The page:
Plaintiff adds to the apparent contradiction by focusing upon the first sentence of N.J.S.A. 18A:46-19.1, noting that the Legislature desired "all school-age children be assured the fullest opportunity to develop their intellectual capacities." Plaintiff argues that, to effectuate legislative intent, we must interpret the otherwise clear definition of "nonpublic school," as used in the succeeding section of the statute, to encompass home schooling. Plaintiff relies upon Singleton v. Consolidated Freightways Corp. to argue that legislative intent is to be perceived from the whole statute, and all parts must be read so that they are in alignment with the primary intent of the act. 64 N.J. 357, 362 (1974). The Singleton Court, however, stated "[w]hile liberality of construction of remedial legislation is desirable, we cannot ignore the plain meaning of the language employed by the Legislature." Ibid.
That is true here. In point of fact, there is no contradiction. Federal law requires only that the state make such services available to public school and private school students. There is no mandate that every child must receive them. Indeed the federal regulations make it clear that no private "individual right" has been created by the IDEA. 34 C.F.R. § 300.454(a)(1). Further, as noted earlier, the federal agency's interpretation of its own statute and regulations acknowledges that some children may not be entitled to benefits if the state does not consider home schooling the equivalent of a "private school." Lastly, in Hooks, supra, the court considered this very argument and rejected it. 228 F.3d at 1041. Thus, we conclude that the Legislature intended to differentiate between nonpublic school students who qualified for such services and children who are home schooled, at least in the context of where the services are to be delivered and who receives the federal and state funds for the services.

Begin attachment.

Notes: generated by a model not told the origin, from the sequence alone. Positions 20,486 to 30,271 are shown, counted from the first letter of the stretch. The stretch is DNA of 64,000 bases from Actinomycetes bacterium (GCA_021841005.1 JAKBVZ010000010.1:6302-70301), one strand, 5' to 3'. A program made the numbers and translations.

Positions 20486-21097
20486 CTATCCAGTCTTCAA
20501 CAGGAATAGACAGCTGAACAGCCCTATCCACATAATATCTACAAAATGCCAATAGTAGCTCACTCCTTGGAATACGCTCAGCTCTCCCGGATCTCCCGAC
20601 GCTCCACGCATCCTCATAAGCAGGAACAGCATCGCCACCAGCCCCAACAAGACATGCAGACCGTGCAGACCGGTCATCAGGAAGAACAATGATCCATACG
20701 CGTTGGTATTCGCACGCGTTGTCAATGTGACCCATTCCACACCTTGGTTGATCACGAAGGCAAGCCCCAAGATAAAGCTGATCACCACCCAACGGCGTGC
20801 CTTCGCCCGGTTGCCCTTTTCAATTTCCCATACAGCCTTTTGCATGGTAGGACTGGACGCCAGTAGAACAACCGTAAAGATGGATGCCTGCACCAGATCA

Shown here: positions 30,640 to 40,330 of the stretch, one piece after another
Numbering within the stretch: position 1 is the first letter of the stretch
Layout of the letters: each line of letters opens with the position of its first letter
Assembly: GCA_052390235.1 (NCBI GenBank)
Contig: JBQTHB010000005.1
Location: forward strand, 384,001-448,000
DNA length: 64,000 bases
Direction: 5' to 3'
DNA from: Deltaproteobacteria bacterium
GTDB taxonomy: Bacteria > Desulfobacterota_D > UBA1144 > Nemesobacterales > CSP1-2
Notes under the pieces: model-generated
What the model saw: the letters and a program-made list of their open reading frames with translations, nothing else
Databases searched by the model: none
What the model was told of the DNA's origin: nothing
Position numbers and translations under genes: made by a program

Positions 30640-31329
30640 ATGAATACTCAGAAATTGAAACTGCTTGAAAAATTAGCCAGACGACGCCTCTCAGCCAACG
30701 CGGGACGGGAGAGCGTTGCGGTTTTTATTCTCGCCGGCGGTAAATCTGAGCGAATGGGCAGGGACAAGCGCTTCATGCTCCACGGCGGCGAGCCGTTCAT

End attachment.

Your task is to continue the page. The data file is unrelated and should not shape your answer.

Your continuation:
Defendants and the Department contend that the trial judge also erred in ruling that the Department engaged in rule making in violation of New Jersey's Administrative Procedure Act. We agree that the judge erred.